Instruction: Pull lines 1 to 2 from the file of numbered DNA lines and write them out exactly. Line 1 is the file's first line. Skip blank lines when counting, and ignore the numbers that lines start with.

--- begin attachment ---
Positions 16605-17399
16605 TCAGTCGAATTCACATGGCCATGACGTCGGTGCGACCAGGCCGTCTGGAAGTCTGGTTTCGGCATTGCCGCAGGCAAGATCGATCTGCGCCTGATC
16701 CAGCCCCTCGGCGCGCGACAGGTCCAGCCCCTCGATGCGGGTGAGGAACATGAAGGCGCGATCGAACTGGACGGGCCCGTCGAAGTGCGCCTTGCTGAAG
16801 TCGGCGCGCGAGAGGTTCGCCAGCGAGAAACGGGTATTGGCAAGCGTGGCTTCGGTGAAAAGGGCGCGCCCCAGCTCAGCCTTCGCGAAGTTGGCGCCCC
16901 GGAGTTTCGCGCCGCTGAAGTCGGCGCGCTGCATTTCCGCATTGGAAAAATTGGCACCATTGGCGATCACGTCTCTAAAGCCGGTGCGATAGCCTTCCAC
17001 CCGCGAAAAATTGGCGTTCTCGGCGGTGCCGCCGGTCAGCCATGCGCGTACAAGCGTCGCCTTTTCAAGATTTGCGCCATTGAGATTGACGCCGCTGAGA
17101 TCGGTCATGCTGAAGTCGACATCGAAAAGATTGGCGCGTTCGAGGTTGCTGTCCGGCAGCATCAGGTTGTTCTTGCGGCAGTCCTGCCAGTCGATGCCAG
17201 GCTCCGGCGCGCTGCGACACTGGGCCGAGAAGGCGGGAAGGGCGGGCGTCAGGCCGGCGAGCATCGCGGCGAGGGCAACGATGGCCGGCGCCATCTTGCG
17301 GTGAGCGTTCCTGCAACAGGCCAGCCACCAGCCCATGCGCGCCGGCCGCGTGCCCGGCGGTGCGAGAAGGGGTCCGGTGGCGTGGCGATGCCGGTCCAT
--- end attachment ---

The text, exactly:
Positions 16605-17399
16605 TCAGTCGAATTCACATGGCCATGACGTCGGTGCGACCAGGCCGTCTGGAAGTCTGGTTTCGGCATTGCCGCAGGCAAGATCGATCTGCGCCTGATC